Headlines for Wednesday, September 23, 2015
Attorney: Judges Still Pursuing Lawsuit on Judicial Budget
TOPEKA, Kan. (AP) — An attorney for four Kansas judges says they will continue pursuing a lawsuit over the court system's budget despite an order in another case protecting its funding. Lawyer Pedro Irigonegaray questioned Wednesday whether a petition filed Tuesday by Attorney General Derek Schmidt in Neosho County District Court was flawed. Schmidt successfully sought to block enforcement of a law dealing with the judiciary's budget until March 15. The law was enacted this year to preserve a change in how chief district court judges are selected. The law said if the change was overturned, the judiciary's entire budget was nullified. A Shawnee County judge last month struck down the selection-process change. The judges represented by Irigonegaray then filed their lawsuit against this year's budget measure in Shawnee County.
Brownback Meets with Group Assigned to Shape Social Policy
KANSAS CITY, Kan. (AP) — Kansas Governor Sam Brownback meets for the first time with members of a newly formed council that will make recommendations on how the state should approach poverty and other social issues. The governor appointed the Social Services Policy Council in February to advise him on issues related to social service policies. Several state agency chiefs met Wednesday with council members at Sporting Park in Kansas City in a largely introductory session. Several members listed concerns they have about issues such as prison recidivism, the chain of welfare from generation to generation and where money dedicated to providing social services is being spent. The group is expected to meet at least twice a year. It will receive ongoing staff support from the Kansas Department for Children and Families.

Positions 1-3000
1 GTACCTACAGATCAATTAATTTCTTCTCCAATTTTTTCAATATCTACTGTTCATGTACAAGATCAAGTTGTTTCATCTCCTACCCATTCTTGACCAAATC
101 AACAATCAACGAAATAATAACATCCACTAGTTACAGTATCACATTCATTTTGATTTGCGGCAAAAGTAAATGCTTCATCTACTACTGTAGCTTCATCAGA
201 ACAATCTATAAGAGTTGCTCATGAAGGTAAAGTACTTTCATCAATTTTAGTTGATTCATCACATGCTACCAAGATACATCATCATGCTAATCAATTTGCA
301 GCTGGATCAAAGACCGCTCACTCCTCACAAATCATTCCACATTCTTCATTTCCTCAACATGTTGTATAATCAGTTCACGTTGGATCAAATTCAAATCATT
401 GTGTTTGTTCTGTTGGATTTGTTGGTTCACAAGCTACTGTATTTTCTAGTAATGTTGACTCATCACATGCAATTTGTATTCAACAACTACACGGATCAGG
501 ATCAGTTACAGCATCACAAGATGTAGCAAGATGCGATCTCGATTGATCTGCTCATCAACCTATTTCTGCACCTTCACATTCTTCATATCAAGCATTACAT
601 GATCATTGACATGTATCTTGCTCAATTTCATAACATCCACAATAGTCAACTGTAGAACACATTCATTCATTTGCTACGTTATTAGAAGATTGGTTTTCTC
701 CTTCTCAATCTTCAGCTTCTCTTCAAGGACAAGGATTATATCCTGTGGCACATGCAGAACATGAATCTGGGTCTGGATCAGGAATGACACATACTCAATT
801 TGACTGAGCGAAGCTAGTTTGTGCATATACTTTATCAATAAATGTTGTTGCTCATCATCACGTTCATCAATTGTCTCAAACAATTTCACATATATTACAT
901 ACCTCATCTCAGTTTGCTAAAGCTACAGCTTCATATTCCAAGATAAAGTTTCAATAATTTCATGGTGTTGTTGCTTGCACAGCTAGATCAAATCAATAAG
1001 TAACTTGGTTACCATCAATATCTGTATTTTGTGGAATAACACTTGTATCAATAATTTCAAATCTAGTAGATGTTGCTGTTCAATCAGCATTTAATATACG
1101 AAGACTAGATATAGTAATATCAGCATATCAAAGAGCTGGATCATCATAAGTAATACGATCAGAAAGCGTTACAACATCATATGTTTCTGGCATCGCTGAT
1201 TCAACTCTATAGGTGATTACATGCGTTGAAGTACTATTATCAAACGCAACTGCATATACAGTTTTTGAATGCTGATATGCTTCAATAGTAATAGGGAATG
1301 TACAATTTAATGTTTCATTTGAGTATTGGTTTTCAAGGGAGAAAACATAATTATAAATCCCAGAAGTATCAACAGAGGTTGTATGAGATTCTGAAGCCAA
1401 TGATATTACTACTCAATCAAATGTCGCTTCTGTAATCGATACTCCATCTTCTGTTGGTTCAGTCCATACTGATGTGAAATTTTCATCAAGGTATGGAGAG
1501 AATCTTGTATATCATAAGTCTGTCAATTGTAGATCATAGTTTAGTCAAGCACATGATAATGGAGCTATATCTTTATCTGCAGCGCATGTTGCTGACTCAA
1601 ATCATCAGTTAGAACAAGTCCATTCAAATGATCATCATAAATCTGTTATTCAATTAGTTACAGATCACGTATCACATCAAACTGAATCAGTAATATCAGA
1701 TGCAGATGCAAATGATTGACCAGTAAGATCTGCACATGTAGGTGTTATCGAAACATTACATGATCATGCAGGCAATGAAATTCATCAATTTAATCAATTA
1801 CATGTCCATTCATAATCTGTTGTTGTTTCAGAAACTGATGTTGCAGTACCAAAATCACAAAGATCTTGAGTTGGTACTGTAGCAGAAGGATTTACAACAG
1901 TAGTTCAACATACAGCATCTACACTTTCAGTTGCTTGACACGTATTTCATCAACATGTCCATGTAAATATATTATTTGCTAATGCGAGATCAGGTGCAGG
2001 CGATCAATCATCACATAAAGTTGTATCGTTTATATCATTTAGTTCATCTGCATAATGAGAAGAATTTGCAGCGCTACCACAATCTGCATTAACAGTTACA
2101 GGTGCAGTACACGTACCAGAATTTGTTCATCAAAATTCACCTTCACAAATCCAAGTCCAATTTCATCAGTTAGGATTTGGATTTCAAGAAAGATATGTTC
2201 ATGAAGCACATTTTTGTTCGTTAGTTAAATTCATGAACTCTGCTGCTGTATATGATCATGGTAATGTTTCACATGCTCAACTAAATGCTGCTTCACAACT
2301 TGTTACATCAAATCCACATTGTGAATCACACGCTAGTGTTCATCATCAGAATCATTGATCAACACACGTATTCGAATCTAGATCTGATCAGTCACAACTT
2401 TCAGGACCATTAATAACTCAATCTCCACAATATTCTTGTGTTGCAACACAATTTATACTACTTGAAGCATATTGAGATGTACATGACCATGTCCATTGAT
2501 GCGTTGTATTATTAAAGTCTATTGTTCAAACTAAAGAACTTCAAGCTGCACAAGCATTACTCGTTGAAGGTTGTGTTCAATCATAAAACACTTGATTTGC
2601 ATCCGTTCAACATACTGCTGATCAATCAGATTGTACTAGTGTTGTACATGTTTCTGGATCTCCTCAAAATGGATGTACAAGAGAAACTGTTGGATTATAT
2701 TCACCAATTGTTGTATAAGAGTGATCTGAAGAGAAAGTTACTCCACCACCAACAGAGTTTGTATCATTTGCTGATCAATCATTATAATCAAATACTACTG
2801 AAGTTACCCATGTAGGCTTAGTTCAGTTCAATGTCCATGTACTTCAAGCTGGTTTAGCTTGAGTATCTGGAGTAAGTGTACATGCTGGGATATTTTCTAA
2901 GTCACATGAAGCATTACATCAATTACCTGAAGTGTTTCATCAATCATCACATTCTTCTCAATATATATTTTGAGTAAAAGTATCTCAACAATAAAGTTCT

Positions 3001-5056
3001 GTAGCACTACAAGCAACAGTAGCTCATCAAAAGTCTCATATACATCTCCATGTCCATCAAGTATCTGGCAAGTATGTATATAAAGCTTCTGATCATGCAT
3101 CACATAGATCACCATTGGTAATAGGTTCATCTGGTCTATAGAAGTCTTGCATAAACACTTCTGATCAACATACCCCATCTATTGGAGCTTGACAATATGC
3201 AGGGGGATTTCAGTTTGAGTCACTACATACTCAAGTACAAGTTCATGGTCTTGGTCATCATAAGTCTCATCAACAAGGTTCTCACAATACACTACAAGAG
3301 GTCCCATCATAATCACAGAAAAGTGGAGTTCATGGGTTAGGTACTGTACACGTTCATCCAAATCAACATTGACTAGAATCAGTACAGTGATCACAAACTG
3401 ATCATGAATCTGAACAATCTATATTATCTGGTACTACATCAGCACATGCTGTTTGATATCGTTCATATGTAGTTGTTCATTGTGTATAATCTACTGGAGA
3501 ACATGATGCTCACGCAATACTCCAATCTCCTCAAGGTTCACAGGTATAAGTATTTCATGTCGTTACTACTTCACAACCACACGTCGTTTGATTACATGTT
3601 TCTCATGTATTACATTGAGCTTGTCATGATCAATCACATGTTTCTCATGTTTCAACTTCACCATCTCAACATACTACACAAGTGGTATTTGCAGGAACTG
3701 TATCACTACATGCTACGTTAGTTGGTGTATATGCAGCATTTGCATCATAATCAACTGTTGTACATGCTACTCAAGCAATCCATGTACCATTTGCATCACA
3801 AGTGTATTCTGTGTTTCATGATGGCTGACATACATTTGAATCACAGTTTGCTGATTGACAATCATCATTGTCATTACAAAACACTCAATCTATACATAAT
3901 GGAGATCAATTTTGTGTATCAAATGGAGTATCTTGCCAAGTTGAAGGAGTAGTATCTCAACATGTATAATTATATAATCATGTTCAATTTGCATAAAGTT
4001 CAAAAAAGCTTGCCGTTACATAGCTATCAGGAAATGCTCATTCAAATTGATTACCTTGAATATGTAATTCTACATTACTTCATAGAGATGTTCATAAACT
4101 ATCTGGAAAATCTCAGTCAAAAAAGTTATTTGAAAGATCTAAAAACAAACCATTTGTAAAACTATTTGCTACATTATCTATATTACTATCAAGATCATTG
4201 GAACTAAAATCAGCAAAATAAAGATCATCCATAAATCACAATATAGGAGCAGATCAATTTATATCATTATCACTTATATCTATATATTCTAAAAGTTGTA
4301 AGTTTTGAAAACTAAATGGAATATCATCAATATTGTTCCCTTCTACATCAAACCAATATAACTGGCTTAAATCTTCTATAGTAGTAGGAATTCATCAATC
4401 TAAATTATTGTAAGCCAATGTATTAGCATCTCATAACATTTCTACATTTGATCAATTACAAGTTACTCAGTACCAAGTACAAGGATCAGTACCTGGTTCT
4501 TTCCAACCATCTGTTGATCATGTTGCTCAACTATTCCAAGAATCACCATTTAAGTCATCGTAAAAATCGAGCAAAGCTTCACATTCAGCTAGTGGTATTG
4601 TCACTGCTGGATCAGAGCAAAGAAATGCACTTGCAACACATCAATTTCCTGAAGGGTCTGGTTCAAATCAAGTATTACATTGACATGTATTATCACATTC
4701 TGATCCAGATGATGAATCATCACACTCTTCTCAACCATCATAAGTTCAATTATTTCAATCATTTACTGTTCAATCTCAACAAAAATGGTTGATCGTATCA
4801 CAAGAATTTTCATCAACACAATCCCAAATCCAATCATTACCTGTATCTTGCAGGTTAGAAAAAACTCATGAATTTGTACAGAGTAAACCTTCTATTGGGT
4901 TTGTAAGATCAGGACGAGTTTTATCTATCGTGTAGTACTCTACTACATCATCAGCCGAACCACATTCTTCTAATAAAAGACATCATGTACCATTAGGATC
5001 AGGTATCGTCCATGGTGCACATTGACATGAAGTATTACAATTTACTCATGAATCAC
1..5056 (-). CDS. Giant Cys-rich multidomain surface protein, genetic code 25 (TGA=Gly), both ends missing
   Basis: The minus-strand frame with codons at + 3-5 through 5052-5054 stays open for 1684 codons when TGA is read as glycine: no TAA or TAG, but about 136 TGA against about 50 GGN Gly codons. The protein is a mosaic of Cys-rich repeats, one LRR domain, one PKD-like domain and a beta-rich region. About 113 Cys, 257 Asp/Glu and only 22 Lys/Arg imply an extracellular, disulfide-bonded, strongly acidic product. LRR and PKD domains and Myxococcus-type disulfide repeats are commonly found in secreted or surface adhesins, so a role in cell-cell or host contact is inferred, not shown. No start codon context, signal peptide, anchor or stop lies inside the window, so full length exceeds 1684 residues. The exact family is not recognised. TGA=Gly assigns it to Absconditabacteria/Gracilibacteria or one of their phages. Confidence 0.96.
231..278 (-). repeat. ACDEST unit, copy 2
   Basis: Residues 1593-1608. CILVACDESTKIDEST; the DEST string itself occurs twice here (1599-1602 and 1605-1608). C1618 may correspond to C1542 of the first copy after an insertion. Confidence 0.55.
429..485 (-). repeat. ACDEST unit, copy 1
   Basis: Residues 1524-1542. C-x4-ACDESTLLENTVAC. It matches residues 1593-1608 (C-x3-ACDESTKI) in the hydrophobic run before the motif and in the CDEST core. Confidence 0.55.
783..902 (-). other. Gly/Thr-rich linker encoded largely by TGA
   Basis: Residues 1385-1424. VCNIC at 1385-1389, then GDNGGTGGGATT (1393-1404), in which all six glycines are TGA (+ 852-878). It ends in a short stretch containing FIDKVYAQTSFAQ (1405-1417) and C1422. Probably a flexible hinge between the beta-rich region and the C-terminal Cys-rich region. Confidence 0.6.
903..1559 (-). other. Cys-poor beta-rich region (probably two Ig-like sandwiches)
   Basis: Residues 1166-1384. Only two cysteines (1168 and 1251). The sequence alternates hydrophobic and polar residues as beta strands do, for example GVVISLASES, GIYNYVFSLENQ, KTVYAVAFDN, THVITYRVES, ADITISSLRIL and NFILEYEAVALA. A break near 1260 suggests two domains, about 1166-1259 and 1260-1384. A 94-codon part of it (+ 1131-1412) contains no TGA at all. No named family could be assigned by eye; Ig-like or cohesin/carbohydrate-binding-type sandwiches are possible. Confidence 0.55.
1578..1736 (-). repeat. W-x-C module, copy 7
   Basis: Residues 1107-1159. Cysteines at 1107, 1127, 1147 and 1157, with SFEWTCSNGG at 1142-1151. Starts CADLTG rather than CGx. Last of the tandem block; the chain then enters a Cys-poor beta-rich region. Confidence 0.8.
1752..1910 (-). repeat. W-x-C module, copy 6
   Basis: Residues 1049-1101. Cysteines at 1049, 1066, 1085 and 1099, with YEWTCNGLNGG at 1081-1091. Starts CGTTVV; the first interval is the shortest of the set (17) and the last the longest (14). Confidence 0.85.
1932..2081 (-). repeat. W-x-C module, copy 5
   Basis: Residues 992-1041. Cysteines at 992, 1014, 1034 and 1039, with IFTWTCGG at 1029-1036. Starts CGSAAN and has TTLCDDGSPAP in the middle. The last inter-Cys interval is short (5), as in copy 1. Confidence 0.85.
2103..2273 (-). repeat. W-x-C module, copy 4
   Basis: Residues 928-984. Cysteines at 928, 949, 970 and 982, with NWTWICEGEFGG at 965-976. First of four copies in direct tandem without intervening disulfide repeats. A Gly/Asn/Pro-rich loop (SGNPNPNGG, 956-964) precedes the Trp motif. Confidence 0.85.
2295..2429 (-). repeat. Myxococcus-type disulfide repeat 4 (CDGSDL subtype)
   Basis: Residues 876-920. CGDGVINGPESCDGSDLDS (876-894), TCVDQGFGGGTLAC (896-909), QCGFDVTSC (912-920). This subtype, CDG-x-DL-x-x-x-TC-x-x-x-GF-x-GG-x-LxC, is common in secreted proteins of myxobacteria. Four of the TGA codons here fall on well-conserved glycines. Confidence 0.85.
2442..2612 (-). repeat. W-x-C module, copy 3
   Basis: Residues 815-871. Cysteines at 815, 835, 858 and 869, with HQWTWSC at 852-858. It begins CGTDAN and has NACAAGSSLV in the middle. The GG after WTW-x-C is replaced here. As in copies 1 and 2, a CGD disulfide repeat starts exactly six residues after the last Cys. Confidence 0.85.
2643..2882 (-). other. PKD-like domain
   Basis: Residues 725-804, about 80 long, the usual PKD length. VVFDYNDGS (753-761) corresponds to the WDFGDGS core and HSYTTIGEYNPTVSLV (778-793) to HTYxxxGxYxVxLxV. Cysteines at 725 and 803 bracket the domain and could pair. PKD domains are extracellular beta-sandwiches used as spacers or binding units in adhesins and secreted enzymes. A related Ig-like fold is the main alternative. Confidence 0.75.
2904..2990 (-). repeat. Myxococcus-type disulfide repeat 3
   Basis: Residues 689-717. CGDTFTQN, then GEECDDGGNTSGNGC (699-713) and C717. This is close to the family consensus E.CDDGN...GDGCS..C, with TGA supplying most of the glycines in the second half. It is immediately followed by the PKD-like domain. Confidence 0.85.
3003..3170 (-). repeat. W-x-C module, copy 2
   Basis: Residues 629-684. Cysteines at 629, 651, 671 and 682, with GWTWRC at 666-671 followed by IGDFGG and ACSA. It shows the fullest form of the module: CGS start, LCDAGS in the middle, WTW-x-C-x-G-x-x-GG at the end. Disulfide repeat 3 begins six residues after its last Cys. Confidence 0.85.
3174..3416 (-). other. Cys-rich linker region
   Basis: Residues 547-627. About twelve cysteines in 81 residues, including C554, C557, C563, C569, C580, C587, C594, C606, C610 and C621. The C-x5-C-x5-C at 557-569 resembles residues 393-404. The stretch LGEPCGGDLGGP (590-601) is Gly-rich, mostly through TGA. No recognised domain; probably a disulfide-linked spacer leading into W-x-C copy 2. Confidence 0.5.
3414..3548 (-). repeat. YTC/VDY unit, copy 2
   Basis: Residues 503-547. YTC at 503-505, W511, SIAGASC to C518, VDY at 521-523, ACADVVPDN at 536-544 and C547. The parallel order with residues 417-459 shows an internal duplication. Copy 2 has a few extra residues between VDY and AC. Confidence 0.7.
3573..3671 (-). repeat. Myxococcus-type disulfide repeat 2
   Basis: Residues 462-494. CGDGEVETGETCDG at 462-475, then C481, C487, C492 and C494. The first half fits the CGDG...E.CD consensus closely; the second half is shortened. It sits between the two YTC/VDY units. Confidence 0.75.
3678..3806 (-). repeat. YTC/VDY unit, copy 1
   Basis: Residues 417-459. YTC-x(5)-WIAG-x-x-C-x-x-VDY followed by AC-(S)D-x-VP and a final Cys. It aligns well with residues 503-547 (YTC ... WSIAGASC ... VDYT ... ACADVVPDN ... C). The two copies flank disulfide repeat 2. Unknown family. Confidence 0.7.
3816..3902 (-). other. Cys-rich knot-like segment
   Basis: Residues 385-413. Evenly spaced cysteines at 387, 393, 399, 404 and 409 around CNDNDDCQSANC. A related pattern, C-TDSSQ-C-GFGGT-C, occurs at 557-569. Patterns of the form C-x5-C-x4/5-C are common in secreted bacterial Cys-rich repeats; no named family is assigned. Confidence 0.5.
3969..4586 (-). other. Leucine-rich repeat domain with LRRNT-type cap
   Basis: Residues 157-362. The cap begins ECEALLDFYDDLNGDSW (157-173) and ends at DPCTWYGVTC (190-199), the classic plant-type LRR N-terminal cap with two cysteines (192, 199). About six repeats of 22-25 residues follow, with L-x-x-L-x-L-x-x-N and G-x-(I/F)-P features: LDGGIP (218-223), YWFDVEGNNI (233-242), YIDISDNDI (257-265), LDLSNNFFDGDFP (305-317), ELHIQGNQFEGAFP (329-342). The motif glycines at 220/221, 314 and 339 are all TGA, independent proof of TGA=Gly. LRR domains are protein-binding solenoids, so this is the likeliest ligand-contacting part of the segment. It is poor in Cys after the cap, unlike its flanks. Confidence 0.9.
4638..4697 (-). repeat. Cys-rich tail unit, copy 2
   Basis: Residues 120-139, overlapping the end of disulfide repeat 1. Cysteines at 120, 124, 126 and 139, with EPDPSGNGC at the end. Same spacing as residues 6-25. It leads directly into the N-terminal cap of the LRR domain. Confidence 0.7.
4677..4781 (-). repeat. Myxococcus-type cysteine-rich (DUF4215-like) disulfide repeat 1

Expert: Fracking Restrictions Coincide with Lesser Quakes
TOPEKA, Kan. (AP) — A state geologist says a limit on the injection of saltwater into the ground by oil producers coincided with less intense earthquakes in south-central Kansas. Interim director of the Kansas Geological Survey Rex Buchanan says the reduction in earthquakes' magnitudes mirrored the adoption of the Kansas Corporation Commission's injection restraints in March. But he says a drop in drilling due to falling oil process and a potential lack of tension along fault lines are other probable factors. The Topeka Capital-Journal reports that the Kansas Corporation Commission is expected to renew another six months of injection restraints in Harper and Sumner counties. The injection restraints were inspired by the proliferation of earthquakes in the area. About 125 earthquakes shook Kansas in 2014.
Authorities Search Salina After Girl's Abduction Claims
SALINA, Kan. (AP) — Authorities are searching a wooded area in northwest Salina after a girl said she was abducted. Saline County Sheriff's Office Lieutenant Jim Hughes says the girl, who is about 10 years old, showed up at a house shortly before 7 pm Tuesday, saying she'd been grabbed by a man and dragged into a wooded area. The Salina Journal reports that the girl told officers she was able to escape from her abductor. The girl's parents called police to report that she was missing soon after the people whose home the girl fled to called police. Hughes estimated the girl was missing for only a few minutes. Hughes says the girl appeared to be "shaken up." He said he did not think she would require medical attention.
Bel Aire Police Arrest 3 Students After Online Threats